Essential Health Benefits: Pablum for the Masses

I am having entirely too much fun with the Affordable Care Act. The next item I would like to review is the list of Essential Health Benefits. I have entitled the posting “Pablum for the Masses.”

Pablum is an entendre on several levels: it means bland or insipid, which this Act most certainly is. It is a bland soft cereal for infants, and our government is certainly treating its citizens as infants by the passage of the act. Finally, it may mean simplistic writing, speech, or conceptualization, and the act is simplistic to the point of absurdity. I am also reminded of an “essential” quote by Benjamin Franklin who said, “Those who would give up essential liberty, to purchase a little temporary safety, deserve neither liberty nor safety.” The Affordable Care Act epitomizes the giving up of essential liberties (the right to choose one’s health care options) for temporary safety.  I believe that this act—as written—has the potential to bankrupt the health care system in our county. The result can only be one thing: the absence of safety and liberty.

Beginning in 2014, the Affordable Care Act mandates that health insurance plans offered in the individual and small group market place offer a comprehensive package of items and services. These items are the Essential Health Benefits. Additionally, States expanding their Medicaid programs must provide these benefits to individuals, who are newly eligible for Medicaid.

The Essential Health Benefits are: ambulatory patient services, emergency services, hospitalization, maternity and newborn care. They also include mental health and substance use disorder services, behavioral health treatment, counseling, psychotherapy, prescription drugs, rehabilitative services and devices (this includes physical and occupational therapy), laboratory services, preventive and wellness services along with chronic disease management, and pediatric services including oral and vision care.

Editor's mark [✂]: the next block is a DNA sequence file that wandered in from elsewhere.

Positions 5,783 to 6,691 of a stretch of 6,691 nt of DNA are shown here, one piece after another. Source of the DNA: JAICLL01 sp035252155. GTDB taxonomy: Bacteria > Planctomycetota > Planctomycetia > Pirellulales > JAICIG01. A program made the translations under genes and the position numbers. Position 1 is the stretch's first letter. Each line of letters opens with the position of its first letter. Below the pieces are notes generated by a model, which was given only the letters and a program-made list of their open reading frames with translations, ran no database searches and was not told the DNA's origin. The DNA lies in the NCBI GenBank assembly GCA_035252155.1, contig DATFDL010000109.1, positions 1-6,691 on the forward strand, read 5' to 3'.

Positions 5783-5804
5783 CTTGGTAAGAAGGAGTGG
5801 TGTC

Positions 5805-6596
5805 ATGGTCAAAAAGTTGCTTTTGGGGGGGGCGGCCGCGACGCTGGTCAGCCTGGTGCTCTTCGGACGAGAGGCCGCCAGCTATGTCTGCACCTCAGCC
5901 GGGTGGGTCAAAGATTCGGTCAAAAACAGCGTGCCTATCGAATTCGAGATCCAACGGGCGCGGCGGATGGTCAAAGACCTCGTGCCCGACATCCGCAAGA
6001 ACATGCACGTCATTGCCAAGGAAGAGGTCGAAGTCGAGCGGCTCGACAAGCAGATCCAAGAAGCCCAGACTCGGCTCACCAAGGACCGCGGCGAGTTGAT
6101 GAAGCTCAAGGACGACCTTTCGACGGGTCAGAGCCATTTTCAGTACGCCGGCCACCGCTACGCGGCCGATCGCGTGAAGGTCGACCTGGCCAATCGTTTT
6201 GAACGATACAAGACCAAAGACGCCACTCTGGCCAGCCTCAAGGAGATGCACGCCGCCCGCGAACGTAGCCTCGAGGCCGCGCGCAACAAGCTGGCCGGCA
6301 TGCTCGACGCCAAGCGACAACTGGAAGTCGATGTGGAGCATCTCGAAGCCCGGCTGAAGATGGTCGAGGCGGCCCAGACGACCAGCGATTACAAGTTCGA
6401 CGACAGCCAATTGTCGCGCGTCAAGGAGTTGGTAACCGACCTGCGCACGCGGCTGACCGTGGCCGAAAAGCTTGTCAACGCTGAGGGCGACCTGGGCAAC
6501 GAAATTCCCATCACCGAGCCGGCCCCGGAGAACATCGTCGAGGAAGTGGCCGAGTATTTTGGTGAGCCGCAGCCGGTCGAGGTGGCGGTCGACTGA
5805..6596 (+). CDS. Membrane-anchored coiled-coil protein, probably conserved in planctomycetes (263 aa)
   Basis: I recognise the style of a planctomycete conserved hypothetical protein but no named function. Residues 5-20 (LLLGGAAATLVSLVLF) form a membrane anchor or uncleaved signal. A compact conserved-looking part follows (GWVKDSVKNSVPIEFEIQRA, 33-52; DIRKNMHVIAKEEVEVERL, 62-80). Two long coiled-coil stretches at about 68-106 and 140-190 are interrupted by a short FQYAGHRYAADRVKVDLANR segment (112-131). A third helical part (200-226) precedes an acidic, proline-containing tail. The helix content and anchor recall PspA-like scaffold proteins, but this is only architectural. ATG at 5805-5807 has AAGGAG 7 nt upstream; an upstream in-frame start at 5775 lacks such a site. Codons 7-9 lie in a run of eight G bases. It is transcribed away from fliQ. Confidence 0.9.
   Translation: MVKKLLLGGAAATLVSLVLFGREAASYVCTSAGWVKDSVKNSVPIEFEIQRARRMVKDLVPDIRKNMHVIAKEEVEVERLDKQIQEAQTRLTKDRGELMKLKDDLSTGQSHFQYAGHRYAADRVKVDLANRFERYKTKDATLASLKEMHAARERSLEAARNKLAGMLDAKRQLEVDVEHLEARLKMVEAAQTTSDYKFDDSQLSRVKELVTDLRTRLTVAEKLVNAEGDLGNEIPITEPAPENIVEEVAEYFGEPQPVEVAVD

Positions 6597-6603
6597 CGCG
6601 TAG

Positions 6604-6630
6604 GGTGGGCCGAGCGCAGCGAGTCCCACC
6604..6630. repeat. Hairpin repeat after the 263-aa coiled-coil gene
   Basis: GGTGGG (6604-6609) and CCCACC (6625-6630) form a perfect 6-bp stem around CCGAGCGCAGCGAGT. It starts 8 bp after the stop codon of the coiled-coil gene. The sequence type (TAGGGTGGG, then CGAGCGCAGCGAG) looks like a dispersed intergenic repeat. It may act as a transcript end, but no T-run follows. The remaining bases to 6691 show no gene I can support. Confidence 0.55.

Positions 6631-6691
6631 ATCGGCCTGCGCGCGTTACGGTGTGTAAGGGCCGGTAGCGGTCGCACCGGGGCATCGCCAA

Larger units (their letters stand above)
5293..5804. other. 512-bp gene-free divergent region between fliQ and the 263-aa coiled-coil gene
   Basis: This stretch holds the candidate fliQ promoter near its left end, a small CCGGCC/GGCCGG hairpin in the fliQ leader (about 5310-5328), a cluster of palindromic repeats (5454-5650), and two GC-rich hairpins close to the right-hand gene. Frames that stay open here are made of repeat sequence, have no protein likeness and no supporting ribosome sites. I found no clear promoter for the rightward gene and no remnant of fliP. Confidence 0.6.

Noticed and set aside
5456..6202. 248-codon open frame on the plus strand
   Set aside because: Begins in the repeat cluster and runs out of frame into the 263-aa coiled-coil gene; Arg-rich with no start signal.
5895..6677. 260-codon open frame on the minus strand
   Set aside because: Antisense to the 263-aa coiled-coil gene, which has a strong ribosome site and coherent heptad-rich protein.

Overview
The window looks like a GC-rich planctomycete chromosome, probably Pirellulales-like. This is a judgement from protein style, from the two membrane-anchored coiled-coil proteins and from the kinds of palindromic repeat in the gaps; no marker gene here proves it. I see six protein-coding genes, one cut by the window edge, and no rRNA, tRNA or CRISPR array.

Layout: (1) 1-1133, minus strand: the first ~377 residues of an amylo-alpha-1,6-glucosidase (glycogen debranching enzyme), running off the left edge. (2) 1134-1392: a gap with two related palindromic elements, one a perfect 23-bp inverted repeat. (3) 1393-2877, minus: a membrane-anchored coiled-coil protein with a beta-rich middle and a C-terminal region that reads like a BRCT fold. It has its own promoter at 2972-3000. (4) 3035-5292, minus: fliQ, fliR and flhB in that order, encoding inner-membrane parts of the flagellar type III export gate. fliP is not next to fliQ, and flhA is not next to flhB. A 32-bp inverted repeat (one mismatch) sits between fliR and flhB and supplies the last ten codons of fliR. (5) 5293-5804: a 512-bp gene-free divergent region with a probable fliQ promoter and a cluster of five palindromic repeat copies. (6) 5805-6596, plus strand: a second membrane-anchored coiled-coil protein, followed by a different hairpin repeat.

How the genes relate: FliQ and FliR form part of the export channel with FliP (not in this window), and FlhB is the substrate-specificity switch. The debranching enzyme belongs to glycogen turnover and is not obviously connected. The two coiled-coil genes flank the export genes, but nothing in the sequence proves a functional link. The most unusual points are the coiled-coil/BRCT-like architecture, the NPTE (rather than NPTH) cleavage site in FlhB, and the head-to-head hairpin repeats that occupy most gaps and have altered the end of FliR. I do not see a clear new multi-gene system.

The Affordable Care Act reminds me of the Health Insurance Portability and Accountability Act of 1996 (HIPAA). HIPAA quantified the provisions that were necessary for a qualified long-term care insurance contract to be considered “tax-qualified.” If the contract was “qualified” then it would afford certain tax favored benefits to the contract owner: tax free benefits and tax deductible premiums (within certain limitations).

The choice was left to the consumer whether or not to purchase the contract.  Individual liberties were not affected, citizens were rewarded for being responsible and the greater good was served. The bottom line is this: The Affordable Care Act and its Essential Health Benefits do not serve the greater good of you and me and those we serve and love.

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